William Wellman's masterpiece The Public Enemy is not simply an excellent gangster movie. It is the gangster movie; that is to say, it is the prototype, the epitome of the classic gangster film. This should not be confused with something like The Godfather, which took the genre to a different, more specifically mafia-oriented place. I'm talking about the old-school, all-American gangster movie here.
And make no mistake, these movies are all about America. The American dream, or rather the very dark side of it. They're about what desperate men were willing to do to grab their piece of the pie and hold on to it, in a world that didn't give a damn about them. And The Public Enemy illustrates that concept to perfection.
Of course, none of that could have happened without the man whose presence is really what this movie is all about: The one and only James Cagney. In a time when film acting, especially in the new sound era, was still developing from the broad histrionics of the stage, Cagney brought the art into the modern age. He was subtle; he was nuanced; he was real. He has a charisma so powerful that you can't take your eyes off him for a split-second. He owns the screen, and this is the part that forever etched him into the mainstream consciousness.
As Tom Powers, Cagney is pure joy to watch. His every movement, and every line of dialogue is a gem. In this time before the Hays Code, movies were able to get away with a bit more, and so Cagney is able to portray a gangster we identify with and root on despite ourselves. He may "lose in the end" to prove that "crime doesn't pay", but we know that's just a pretense. Make no mistake, despite his ruthlessness, he is the hero of this movie.
He just may be my favorite actor of all time, and this movie will show you why. The naturalism--he comes across not as an actor, but as a genuine wiseguy off the street. Pacino and DeNiro would be nothing without this guy blazing the trail, my friends.
And that's not to say he isn't surrounded by a supporting cast worth a fortune. We have the sexy Joan Blondell; veteran actress Beryl Mercer as Powers' large-looming mother; hard-boiled Brit Murray Kinnell as mentor Putty Nose; Leslie Fenton as the slimy Nails Nathan; and best of all, the great Robert O'Connor as the cool-as-a-cucumber mob boss Paddy Ryan. O'Connor is cast just right, using what time he's given to create a truly memorable character--the potato chip-eating scene alone is worth the price of the DVD.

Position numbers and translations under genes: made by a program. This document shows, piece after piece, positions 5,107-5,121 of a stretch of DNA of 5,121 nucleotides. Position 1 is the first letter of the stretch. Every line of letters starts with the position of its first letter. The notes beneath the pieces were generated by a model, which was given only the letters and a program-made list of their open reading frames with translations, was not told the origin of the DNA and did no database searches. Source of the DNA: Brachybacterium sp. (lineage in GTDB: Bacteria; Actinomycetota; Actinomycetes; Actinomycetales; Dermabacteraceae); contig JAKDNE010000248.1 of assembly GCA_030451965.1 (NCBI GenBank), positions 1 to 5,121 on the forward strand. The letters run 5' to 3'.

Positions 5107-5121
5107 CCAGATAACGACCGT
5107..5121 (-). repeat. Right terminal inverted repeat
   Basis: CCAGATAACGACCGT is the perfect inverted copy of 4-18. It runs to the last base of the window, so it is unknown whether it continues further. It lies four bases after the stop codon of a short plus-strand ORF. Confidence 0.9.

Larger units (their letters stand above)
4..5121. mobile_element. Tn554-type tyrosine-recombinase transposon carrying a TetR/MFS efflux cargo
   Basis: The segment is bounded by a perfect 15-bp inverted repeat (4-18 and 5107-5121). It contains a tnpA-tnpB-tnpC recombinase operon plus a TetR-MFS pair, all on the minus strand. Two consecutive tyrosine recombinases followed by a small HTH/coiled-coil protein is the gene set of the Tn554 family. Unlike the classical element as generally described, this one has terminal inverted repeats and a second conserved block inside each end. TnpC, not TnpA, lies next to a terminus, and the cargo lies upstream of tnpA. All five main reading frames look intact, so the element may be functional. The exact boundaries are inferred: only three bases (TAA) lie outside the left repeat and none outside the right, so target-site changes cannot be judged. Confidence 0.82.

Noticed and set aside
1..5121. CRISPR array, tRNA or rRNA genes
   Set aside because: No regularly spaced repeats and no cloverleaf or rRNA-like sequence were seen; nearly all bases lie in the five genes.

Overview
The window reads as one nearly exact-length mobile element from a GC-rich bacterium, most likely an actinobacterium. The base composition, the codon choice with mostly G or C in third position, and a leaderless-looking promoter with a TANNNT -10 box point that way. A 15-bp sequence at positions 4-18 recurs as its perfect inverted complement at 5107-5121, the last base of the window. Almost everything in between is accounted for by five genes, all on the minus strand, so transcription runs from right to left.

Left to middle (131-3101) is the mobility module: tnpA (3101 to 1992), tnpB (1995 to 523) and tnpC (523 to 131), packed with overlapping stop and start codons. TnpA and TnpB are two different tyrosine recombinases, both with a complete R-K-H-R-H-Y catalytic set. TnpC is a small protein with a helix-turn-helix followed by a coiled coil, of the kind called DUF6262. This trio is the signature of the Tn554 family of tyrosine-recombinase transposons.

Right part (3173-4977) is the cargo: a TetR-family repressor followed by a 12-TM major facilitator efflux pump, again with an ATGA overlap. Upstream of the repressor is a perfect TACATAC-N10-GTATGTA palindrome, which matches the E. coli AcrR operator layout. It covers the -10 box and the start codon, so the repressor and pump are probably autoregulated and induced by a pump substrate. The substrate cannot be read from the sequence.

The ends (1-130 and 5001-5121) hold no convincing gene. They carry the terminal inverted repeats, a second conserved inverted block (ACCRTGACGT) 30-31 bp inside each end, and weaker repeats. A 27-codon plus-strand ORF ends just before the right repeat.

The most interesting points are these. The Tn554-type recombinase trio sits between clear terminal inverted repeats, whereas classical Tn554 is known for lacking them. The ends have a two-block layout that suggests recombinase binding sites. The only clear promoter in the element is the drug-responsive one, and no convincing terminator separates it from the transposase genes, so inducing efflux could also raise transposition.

And then there's Jean Harlow. Some have harped on her seeming out-of-place in this picture, with a finishing-school accent that comes out of left field. I'm not one of those people. To watch the ultimate blond bombshell interact onscreen with Cagney is pure magic. The scene in which they glide into a nightclub together and start dancing, almost defies words. You just know you're watching two larger-than-life legends of the silver screen impose their aura on everything around them. I love it.
This is a movie that takes an unflinching look at the world of organized crime in the time of Prohibition, a virtual free-for-all of bootlegging and violence. And it's not all about glorifying, to be sure--the film shows us the seedy underbelly of this world as well, in a way that we wouldn't see again to such a degree until the new generation gangster flicks of the 1970s like Mean Streets.
It's a daring film from a daring era. Powers' seduction by Paddy Ryan's wife is dealt with in surprisingly frank fashion for the time, as is his out-of-wedlock shack-up with Blondell. Then there's the unforgettable climactic scene in the rain, beautifully shot and prefiguring 1940s noir, and that infamous closing image of Powers' "homecoming".
This is why the early 1930s is one of my favorite eras of movie-making, and The Public Enemy exemplifies the spirit of experimentation and exuberance that characterized it.
I've seen The Public Enemy many times, and I can honestly say I'm never not in the mood to see it. For me, this is comfort cinema at its best, and it's always my pleasure to worship at the altar of Cagney. I suggest you give it a try--you'll never look back.
NEXT UP: Trouble in Paradise (1932)